I write this at 2015 on Friday 19th July, so by the time you read this things may have developed further. Right now the breaking news is a few hours ago the British flagged tanker Stena Impero and its crew have been seized by Iranian Revolutionary Guard whilst transiting the Strait of Hormuz. This follows a series of events leading to escalating tensions in the Persian Gulf. What follows are my initial thoughts on the matter.
First of all this entire crisis is another chapter in the long running conflict between Saudi Arabia and Israel on one side, and Iran on the other. The former want Iran neutralised, but they want the United States to do it for them, despite having more than enough military power to do it themselves. Iran is locked in a geopolitical struggle for supremacy in the region and seeks nuclear weapons to deter any American attempt at “regime change”. Iran I believe has calculated that by disrupting the flow of oil through the Strait of Hormuz they can apply enough pressure to the US to lift sanctions on Iran and allow them to continue to develop nuclear weapons and thus secure the continued existence of the current Iranian regime.
There is however, one very interesting extra dimension to this. The 2020 US Presidential Election. President Trump was elected on a manifesto of no more foreign wars, no more disastrous and decades long military interventions, especially in the Middle East. Right now many predict, quite accurately I believe, Trump will win re-election next year, unless something really big happens. Is a US-Iran war big enough?
There will be factions within the US deep state who will be very keen to see the US go to war with Iran as it could quite potentially cost President Trump the 2020 election. Get rid of him and the globalist establishment can go back to business as usual.
President Trump I believe, and fervently hope, is smart enough to see through this and does not respond by escalating to direct military action against Iran.
The next thought that comes to mind is this should highlight the disastrous decline in British military capability. The UK right now has no military options for responding to this event. The Royal Navy has been totally hollowed out and reduced to embarrassingly small force levels. Currently the Royal Navy can call upon thirteen Type 23 frigates, six Type 45 destroyers (which are known to have major propulsion issues, particularly in warm waters such as the Persian Gulf and we will shortly be entering the hottest part of the year where waters there can reach 36 degrees Celsius) and an aircraft carrier with no aeroplanes. Whilst we do still retain a very small number of just six very formidable nuclear powered attack submarines, these are not at all suited to operations in shallow, or littoral waters such as the Persian Gulf. The Fleet Air Arm has had no combat jets since 2011, and our only carrier currently in service is still some years away from being able to embark the F-35 Lightning. Speaking of which, the Royal Air Force recently re-formed 617 Squadron (The Dambusters) with the F-35, making them the second British squadron to fly the type. However, both squadrons are currently undergoing training and again are years away from a real operational capability. The Tornado was recently retired from service and both that and the Typhoon (now in service for sixteen years and still lacking capabilities and weapons the Tornado had) would be horribly vulnerable to Iranian surface to air missiles which cover the coast.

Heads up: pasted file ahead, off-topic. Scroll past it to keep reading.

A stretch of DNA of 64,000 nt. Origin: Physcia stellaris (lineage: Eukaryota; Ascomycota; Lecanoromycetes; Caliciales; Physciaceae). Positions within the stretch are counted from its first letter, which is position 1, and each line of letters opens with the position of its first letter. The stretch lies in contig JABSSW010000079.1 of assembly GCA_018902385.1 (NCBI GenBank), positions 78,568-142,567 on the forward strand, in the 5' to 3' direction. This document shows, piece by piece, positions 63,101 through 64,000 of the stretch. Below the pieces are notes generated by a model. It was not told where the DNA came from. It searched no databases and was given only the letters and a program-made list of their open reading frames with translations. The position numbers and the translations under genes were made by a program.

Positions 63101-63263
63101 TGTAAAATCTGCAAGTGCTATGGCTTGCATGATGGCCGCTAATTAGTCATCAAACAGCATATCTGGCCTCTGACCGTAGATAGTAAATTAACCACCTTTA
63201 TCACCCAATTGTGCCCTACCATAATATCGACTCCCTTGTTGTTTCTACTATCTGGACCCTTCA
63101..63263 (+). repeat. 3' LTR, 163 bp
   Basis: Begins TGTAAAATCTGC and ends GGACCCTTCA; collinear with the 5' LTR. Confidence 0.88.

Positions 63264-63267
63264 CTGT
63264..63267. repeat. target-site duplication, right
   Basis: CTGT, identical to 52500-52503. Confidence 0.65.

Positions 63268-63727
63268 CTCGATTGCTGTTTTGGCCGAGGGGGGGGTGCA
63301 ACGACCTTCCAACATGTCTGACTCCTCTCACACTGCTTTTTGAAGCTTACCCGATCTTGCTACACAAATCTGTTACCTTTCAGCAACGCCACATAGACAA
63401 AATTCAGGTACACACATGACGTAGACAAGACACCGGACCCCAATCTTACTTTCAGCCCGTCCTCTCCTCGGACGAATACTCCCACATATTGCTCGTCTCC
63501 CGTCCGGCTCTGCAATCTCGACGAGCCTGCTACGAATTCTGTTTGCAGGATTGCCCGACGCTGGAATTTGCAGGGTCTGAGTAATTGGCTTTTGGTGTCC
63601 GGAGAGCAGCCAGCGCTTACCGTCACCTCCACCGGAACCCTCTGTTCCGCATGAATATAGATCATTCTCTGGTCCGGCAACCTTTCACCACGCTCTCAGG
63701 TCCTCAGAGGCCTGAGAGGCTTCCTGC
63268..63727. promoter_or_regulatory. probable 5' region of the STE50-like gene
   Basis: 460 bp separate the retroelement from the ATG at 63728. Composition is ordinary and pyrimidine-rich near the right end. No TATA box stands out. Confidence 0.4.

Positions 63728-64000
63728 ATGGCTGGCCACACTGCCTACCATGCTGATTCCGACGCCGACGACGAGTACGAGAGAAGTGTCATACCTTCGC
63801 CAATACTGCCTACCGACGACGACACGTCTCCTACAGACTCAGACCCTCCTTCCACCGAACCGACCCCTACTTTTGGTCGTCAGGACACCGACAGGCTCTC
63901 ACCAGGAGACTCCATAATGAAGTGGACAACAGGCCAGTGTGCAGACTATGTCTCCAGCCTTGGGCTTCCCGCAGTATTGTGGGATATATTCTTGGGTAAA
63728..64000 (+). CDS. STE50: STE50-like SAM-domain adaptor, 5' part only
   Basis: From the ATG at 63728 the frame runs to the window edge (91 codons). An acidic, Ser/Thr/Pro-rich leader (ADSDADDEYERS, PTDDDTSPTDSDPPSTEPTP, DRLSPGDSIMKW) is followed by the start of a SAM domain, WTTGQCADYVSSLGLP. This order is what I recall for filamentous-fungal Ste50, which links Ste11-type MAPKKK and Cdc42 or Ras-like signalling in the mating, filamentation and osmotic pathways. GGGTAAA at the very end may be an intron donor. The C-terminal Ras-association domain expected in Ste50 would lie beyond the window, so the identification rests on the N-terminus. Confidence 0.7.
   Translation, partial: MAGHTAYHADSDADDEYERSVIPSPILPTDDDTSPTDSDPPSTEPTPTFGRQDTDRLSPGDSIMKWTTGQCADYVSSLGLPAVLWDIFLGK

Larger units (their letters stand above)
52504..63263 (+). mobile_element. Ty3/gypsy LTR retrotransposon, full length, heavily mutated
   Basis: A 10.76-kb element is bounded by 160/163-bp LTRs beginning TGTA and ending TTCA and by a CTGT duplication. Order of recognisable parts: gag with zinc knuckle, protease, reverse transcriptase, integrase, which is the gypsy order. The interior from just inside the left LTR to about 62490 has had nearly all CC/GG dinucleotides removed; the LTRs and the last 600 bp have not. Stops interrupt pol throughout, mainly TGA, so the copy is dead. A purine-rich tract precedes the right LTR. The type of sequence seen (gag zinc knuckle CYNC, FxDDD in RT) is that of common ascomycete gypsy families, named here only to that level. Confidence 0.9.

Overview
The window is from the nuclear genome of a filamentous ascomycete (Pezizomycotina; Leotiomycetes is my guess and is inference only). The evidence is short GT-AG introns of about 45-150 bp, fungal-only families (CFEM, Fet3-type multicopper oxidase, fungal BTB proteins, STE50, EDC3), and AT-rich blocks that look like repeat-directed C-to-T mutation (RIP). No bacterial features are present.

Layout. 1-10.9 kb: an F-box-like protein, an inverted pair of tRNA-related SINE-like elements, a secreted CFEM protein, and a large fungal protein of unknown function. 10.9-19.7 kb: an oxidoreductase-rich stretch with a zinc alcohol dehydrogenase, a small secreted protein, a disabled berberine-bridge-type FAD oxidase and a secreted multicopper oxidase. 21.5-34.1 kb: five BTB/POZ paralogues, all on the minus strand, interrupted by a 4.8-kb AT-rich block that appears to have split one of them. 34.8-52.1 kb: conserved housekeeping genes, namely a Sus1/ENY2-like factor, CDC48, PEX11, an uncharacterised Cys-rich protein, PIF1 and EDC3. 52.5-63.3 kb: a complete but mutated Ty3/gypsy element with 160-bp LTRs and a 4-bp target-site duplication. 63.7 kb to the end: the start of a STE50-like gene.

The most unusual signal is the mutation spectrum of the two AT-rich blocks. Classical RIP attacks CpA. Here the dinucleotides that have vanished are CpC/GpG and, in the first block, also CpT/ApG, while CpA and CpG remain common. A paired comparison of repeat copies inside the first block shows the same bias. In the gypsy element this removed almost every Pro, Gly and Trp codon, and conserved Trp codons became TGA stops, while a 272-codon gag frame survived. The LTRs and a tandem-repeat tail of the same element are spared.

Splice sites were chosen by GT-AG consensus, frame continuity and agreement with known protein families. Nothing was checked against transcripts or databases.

Any military response would need to be taken by the United States. Underscoring the fact that successive British governments have reduced our armed forces to nothing more than a foreign auxiliary – an adjunct – of the US military and we are no longer capable of undertaking any serious military action without American assistance.
I’ve seen people asking why these ships don’t sail with armed guards. Quite a few of them actually do. This came as a result of the piracy off the Horn of Africa. Some insurers encourage armed guards to be on board when sailing through dangerous areas, some even require it. There are complications though, with some states not allowing vessels into their ports if they carry armed guards. Armed private security contractors on merchant vessels is also a bit of a grey area in UNCLOS (the United Nations Convention on the Laws of the Sea – basically the law in international waters). It’s potentially a legal minefield for both the Master of the vessel and the owner. However, it’s different in this case. Whilst a handful of ex-military types with a handful of small arms may be sufficient to drive off some Somalis in a boat, the Iranian Revolutionary Guard is another matter. Having sailed through the Strait of Hormuz several times myself it’s not at all uncommon for the IRG to harass the vessels of hostile nations. You may point your guns at them, you may even open fire and think you’ve driven them off but in reality as the IRG fast boats disappear over the horizon there’s a shore based Silkworm anti ship missile heading your way in retaliation. The Tanker War of 1984-88 shows that Iran are both prepared and willing to attack passing merchant vessels.
Finally, this will be a very interesting test of one of the central Remainer arguments that we are “stronger in the EU”. Let’s see how the EU response to the illegal seizure of a member states’ merchant vessel going about its lawful business. The EU as well all know is militarily toothless despite it’s ambitions. Let’s see how much diplomatic pressure they bring to bear on Iran on our behalf. Like many, I won’t be holding my breath.
© Æthelberht 2019
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